Cortical Folding


Many subjects dealing with brain anatomy and physiology discuss the regions of the brain which are responsible for hearing, vision , motion, decision making etc.  However today’s discussion will talk about why the brain has a wrinkled high surface area type structure and what can be learned regarding the nature of these folds and various types of neurological diseases.

Lets start with discussing the high surface area of the brain itself.  The brain is wrinkled not to be gross looking or because it just is.  The brain is wrinkled due to the need for increased surface area.  By having an increased surface area you can increase the number of neurons that can be compacted into a space.  More neurons means more potential for processing power! Now the Cortex itself (the upper brain) is folded into what are called gyri (hills) and sulci (valleys)  These gyri and sulci make up that classic brain feature that we all are familiar with.  But is the brain always like this?

Turns out its not!  During the first 25 weeks of development your brain is actually smooth.  As you progress in the womb your nerve fibers are developing and reaching out and creating a massive complex of potential neural circuits.  The process of reaching out to make connections with different neurons causes  the brain to literally tug on itself thus creating these folds.

Because of the importance of having high surface area, babies who are not left for a full 9 month term (premature babies) will have to catch up developmentally in terms of mental processes.  But like many things in biology its not just as simple as the more folds the better.  For example having too many sucli actually makes for an increased number of weak neural connections.

Pictures are refrenced in the below works.

What  neurologists are interested in are the differences between a patients brain who lacks a mental disorder and those of patients who in fact suffer from these disorders in terms of their folds.  In order to do this they used inflated sulci and gyri maps from controls, and then overlayed experimental images onto the templates to determine differences in metric distortion/levels and areas of folding.  What they found was patients who suffer from  diseases such as Autism,Schizophrenia, and even Bipolar disorder, have a marked difference in their cortical folding when compared to a patient who does not suffer.  Even more so the areas of the brain associated with particular symptoms of those diseases are folded differently.  So for example in a patient with schizophrenia, hearing voices is not uncommon.  When they image and measure the folding pattern of the brain in a Schizophrenic patients hearing area they find that the folds are different.  This implies incorrect neuronal circuitry.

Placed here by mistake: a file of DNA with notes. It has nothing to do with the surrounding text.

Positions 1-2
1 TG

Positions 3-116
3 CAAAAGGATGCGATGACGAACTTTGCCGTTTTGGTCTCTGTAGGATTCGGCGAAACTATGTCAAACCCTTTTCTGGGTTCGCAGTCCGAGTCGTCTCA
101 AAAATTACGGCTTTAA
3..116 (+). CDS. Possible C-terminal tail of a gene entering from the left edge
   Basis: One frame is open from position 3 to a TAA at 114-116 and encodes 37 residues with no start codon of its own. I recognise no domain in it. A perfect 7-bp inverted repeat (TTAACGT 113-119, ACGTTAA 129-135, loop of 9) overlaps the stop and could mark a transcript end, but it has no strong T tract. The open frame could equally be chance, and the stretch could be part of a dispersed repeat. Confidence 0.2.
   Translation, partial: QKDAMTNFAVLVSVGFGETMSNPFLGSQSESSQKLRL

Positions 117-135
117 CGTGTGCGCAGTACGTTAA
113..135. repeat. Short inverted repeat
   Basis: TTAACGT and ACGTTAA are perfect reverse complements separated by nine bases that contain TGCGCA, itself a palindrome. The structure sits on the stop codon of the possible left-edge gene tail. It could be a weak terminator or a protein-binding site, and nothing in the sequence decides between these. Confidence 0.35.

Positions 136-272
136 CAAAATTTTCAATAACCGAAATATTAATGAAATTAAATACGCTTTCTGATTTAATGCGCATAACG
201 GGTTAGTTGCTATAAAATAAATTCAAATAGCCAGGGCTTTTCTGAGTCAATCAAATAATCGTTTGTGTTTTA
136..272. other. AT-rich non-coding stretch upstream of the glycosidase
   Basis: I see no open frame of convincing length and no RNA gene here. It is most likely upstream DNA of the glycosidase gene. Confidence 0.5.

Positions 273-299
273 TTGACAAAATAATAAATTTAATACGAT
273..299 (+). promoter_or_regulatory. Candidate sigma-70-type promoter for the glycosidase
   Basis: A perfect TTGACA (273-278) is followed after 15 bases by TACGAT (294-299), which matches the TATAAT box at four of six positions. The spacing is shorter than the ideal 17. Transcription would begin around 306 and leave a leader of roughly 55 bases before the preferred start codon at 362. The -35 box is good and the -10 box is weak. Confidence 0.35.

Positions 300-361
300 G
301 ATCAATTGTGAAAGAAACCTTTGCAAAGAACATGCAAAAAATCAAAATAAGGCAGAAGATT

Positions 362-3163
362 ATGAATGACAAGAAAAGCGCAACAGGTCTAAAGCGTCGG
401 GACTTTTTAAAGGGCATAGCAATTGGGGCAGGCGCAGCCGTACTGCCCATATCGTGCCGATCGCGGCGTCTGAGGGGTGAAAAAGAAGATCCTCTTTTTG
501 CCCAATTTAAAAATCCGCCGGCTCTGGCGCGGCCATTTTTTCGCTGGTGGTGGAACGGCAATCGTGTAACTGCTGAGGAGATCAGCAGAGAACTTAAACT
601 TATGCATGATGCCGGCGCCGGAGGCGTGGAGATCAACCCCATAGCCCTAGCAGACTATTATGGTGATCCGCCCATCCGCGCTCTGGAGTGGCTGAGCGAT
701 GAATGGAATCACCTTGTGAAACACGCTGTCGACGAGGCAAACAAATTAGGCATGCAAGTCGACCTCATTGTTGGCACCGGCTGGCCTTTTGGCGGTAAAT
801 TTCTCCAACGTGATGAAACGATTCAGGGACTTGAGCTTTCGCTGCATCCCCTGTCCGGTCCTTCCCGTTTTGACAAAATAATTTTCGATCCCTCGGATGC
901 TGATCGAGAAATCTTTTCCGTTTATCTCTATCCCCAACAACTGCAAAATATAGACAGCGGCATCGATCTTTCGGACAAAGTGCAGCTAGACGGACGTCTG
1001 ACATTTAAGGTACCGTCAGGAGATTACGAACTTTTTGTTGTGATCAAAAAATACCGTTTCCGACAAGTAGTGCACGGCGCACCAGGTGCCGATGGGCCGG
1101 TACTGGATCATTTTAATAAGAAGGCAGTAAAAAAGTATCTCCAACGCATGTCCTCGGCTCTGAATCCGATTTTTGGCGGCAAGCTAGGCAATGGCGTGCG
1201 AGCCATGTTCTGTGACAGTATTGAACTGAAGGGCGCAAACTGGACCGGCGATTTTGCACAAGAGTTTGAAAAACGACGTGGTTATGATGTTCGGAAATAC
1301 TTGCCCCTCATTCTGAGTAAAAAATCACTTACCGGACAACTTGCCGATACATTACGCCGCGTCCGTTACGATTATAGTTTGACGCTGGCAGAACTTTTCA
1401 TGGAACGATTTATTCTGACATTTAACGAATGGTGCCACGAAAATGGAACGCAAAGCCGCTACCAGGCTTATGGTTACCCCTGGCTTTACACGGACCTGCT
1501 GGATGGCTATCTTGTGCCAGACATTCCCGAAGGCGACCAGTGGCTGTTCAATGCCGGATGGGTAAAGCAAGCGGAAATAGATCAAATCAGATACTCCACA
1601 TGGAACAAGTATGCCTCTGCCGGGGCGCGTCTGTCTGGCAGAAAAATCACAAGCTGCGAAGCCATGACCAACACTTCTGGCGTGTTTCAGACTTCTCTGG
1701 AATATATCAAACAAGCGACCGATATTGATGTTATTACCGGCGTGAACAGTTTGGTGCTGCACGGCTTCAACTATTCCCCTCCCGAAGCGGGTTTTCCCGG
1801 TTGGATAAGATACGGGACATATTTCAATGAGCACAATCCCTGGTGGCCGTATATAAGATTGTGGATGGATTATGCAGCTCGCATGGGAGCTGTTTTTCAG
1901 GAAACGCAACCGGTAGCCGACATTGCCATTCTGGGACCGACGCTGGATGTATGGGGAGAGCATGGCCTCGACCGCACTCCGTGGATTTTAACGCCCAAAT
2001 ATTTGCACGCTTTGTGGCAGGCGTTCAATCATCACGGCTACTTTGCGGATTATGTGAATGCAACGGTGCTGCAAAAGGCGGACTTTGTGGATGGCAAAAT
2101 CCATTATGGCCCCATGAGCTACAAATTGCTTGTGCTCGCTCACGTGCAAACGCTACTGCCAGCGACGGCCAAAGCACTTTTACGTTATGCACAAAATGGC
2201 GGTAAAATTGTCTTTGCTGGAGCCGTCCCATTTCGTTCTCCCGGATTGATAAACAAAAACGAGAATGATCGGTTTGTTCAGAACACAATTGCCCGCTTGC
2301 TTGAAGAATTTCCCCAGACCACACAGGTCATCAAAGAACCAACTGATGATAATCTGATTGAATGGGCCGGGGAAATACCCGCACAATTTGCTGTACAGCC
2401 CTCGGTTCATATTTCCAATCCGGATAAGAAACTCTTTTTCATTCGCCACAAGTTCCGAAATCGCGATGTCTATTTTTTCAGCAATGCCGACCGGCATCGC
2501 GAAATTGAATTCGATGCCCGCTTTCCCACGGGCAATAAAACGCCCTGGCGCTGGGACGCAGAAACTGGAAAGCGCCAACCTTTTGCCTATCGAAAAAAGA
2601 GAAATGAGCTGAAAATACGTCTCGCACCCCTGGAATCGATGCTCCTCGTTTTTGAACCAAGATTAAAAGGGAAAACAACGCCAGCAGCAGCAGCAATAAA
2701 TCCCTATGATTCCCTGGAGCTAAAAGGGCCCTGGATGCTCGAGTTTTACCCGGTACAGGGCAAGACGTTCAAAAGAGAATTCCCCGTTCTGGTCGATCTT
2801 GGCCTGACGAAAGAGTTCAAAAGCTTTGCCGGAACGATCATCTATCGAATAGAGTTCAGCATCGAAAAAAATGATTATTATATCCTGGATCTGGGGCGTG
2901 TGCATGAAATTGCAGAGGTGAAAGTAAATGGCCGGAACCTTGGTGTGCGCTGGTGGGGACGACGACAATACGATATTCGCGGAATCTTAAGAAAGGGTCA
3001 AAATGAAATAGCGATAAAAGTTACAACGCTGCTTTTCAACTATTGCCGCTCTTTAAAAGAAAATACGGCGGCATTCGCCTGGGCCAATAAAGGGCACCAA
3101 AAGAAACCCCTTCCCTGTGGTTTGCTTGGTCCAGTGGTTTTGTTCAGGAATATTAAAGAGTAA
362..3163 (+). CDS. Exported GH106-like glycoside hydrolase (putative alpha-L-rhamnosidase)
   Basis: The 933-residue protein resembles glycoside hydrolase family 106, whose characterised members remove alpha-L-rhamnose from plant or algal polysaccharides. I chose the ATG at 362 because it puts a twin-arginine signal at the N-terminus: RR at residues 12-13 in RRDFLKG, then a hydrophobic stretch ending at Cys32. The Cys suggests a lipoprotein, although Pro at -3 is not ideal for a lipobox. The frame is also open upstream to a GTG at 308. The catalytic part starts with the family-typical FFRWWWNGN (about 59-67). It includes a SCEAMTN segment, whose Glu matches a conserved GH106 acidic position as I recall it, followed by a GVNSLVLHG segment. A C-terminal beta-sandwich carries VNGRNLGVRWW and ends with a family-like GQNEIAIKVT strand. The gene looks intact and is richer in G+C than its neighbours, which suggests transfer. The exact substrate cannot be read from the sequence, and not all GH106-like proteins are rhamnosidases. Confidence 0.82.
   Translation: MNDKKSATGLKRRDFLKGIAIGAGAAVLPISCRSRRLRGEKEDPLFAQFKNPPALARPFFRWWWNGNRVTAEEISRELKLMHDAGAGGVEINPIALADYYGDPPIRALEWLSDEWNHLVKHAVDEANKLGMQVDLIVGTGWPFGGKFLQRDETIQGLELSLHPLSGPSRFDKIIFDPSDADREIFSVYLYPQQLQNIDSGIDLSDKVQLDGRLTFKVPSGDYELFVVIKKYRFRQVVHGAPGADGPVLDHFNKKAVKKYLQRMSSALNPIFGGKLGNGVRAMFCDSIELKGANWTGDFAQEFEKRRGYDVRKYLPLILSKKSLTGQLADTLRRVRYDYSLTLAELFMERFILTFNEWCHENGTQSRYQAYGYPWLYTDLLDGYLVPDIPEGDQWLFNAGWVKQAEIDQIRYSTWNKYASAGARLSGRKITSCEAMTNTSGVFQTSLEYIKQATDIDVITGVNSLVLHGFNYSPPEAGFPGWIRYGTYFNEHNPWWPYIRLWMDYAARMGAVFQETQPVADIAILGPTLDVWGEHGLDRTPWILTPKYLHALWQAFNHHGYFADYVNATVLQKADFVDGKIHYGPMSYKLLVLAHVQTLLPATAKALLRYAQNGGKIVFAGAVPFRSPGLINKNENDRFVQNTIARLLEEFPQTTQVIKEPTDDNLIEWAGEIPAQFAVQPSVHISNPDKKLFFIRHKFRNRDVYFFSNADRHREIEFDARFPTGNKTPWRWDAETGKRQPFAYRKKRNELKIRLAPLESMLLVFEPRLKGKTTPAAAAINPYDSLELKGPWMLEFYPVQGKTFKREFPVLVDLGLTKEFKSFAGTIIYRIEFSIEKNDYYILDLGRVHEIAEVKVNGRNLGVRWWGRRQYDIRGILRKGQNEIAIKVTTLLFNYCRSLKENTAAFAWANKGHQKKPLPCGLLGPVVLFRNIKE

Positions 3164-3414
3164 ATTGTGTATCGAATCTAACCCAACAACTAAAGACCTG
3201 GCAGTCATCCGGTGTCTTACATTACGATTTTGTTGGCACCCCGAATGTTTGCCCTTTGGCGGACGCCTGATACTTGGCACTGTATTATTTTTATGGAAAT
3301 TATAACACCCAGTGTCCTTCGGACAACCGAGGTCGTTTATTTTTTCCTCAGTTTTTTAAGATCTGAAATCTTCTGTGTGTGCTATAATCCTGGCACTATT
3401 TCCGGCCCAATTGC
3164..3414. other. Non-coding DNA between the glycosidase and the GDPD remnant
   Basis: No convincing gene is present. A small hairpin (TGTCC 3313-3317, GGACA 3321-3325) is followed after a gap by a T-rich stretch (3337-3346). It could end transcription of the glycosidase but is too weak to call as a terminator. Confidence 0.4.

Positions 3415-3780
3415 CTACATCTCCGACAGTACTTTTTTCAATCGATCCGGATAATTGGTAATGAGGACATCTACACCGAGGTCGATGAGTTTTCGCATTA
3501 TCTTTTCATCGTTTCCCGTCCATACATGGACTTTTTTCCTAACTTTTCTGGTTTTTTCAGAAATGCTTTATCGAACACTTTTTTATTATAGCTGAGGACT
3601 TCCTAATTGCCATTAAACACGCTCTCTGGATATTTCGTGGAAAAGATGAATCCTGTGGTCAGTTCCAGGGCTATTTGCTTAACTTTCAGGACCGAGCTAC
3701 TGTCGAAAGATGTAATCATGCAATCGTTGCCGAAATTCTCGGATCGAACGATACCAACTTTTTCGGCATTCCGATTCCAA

Images taken from below refrenced works

This imaging technic is highly important in helping us to understand on a functional and anatomical level debilitating mental disorders.  Through this knowledge better treatment plans can be assigned and even potentially better drugs.

•Dubois J., Benders M., Borradori-Tolsa C., Cachia A., Lazeyras F., Ha-Vinh Leuchter R., Sizonenko S.V., Warfield S. K., Mangin J. F., Hu P. S. (2008). Primary cortical folding in the human newborn: an early marker of later functional development. Brain. 131, 2028-2041.
•Hilgetag, C.  Barbas, H. 2009. Sculpting the brain.  Scientific American. February Pp 66-68.
•McIntosh A.M., Moorhead T.W.J., McKirdy J, Hall J., Sussmann J.E.D., Stanfield A.C., Harris J.M., Johnstone E.C., Lawrie S.M. (2009) Prefrontal gyral folding and its cognitive correlates in bipolar disorder and schizophrenia. Acta Psychiatrica Scandinavica. 119: 192–198.
•Stanfield A. C., William T., Moorhead J., Harris J. M., Owens D. G.C., Lawrie S. M., Johnstone E. C. (2008). Increased Right Prefrontal Cortical Folding in Adolescents at Risk of Schizophrenia for Cognitive Reasons. Biological Psychology. 63:80–85.
•Wisco , Kuperberg G., Manoach D., Quinn B. T. ,Busa E., Fischl B., Heckers S., Sorensen A. G. (2007). Abnormal cortical folding patterns within Broca’s area in schizophrenia: Evidence from structural MRI. Schizophrenia Research. 317–327.
•Wu Nordahl C., Dierker D., Mostafavi I., Schumann C.,. Rivera S. M, Amaral D. G., Van Essen D. C. (2007). Cortical Folding Abnormalities in Autism Revealed by Surface-Based Morphometry. The Journal of Neuroscience. 27(43):11725–11735.
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Posted on January 24, 2011, in Medicine and tagged , , , , , , , . Bookmark the permalink. Leave a comment.

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